The letter, from ACLU staff attorney Michael Risher, urges Celaya and Birgeneau to ensure that campus police “are deciding whether to make custodial arrests based on proper facts, and not based on any intent to chill or prevent constitutionally protected expressive activities or to retaliate against demonstrators for their speech.”  

Risher said that the ACLU was concerned that the actions taken by UC police might violate the protesters’ constitutional rights.  

“We do not know the details surrounding today’s arrests, but it is troubling that so many demonstrators who seem likely to have committed nothing more than misdemeanors are nonetheless being jailed,” Risher’s letter said.  

Things took an ugly turn around 11 p.m. Dec. 11 when eight people were arrested after protesters stormed UC Berkeley Chancellor Robert Birgeneau’s house on the north side of campus, smashing windows, lights and planters.  

A statement released by UC Berkeley the following morning said the group, which was made up of about 40 to 70 people, shouted “No justice, no peace,” and “threw incendiary objects at the house, which could have caused a major fire.”  

Mogulof said the group also threw garbage on the porch. He said the chancellor, who had been sleeping, was awakened by his wife, that they called UC police, and when officers showed up, the crowd dispersed.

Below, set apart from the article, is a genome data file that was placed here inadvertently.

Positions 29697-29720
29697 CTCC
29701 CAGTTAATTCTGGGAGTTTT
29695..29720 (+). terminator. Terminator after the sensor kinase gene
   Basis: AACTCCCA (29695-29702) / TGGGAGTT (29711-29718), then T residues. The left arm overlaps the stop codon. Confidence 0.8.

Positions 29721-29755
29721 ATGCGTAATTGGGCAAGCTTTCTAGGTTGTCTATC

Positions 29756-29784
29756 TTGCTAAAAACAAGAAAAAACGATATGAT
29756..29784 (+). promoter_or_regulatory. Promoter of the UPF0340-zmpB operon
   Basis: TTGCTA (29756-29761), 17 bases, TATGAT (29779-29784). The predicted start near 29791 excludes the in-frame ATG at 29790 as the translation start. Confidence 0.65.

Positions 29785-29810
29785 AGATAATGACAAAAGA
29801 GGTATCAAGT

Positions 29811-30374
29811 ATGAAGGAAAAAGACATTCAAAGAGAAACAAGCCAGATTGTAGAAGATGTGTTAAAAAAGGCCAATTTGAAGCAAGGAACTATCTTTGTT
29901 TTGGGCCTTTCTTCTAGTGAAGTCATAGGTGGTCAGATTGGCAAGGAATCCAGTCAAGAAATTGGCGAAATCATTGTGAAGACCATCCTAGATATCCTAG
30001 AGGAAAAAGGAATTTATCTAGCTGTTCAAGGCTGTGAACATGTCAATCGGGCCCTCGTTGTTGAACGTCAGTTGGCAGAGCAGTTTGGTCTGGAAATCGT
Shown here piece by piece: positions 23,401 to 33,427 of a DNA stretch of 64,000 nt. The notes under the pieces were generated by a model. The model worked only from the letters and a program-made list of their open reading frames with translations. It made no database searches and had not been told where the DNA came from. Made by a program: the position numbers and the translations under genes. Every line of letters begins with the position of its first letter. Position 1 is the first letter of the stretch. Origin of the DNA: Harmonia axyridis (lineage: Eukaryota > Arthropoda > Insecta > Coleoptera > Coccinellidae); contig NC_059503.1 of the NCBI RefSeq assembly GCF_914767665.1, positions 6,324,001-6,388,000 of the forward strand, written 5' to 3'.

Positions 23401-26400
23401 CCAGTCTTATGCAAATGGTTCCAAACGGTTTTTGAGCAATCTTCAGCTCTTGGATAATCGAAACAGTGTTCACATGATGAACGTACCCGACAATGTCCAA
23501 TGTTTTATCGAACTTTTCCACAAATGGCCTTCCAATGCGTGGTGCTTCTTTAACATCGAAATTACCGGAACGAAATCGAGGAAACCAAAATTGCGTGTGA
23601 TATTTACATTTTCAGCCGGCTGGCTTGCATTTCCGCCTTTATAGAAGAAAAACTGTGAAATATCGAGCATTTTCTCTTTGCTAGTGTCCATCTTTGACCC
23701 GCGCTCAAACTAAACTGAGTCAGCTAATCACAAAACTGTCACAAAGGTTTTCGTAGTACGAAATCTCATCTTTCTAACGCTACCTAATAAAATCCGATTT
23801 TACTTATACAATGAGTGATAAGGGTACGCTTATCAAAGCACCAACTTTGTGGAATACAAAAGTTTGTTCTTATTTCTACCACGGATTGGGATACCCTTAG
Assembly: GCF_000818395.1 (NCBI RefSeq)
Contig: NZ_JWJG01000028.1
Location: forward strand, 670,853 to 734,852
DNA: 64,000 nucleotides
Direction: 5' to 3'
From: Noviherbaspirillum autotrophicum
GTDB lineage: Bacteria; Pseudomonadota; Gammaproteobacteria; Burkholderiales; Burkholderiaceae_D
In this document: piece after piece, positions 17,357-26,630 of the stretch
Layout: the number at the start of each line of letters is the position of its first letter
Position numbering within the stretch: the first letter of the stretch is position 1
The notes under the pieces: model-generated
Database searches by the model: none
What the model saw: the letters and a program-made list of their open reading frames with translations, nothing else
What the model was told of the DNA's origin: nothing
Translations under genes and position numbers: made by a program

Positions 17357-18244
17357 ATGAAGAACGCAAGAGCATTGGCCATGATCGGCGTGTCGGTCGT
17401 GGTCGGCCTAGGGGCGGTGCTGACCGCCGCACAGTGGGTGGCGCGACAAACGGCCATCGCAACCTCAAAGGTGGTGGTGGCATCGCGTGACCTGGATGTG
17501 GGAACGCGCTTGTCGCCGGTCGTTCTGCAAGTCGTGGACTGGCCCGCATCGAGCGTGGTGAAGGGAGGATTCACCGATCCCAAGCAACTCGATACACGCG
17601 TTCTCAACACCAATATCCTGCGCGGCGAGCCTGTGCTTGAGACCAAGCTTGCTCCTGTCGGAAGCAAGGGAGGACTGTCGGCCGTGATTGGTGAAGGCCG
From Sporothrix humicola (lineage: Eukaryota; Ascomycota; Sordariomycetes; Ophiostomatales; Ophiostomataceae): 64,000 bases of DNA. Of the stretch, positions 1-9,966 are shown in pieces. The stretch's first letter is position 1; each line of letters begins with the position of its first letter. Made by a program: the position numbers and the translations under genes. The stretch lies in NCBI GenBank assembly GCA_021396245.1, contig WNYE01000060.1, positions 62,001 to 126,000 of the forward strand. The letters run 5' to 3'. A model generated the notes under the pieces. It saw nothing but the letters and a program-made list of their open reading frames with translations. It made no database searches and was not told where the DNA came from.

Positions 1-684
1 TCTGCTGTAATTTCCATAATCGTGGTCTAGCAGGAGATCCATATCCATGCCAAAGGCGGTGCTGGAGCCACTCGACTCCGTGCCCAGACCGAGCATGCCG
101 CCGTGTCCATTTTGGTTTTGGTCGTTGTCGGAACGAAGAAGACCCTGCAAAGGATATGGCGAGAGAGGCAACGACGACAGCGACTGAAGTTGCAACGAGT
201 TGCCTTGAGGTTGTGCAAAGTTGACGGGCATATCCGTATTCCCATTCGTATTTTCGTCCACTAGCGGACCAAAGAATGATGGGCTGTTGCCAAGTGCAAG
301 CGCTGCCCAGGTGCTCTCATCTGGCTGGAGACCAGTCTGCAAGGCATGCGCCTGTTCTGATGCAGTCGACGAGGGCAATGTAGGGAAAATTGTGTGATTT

Police arrested eight people and took them to Santa Rita jail, where they were charged with rioting, threatening an education official, attempted burglary, attempted arson of an occupied building, felony vandalism, and assault with a deadly weapon on a police officer.  

The action was condemned by Birgeneau, faculty, the organizers of Live Week and Gov. Arnold Schwarzenegger, who described it as terrorism. 

Marika Iyer said that although there were some students from the Wheeler protests involved in the march, “none of the students is interested in going into any kind of detail about what happened,” because they didn’t have a clear enough timeline for what took place that night.  

The Alameda County district attorney’s office is still reviewing evidence against the eight protesters. No one has been charged yet. 

Professor Daniel Perlstein, an associate professor at UC Berkeley’s Graduate School of Education, was in his office near the chancellor’s house at the time of the attacks. He did not witness the protesters’ actions, but heard crashing sounds and yelling. Perlstein said, in an e-mail message addressed to “the Bay Area community” and sent to local media and to city and state lawmakers, that he believed “that the university administration not only set the stage for a violent turn in protests by acts which have repeatedly raised tensions and undermined belief in its good will, but actually engaged in most of the violence that has occurred.” 

Mogulof said that although Perlstein was entitled to his opinion, “that kind of logic would put us on an endless downward spiral.” 

“All the suggestions that we have been lying is contrary to all the conversations we have been having with student mediators,” he said. “We want to have a dialogue. We don’t want to shut down dissent, that’s not what we are about.”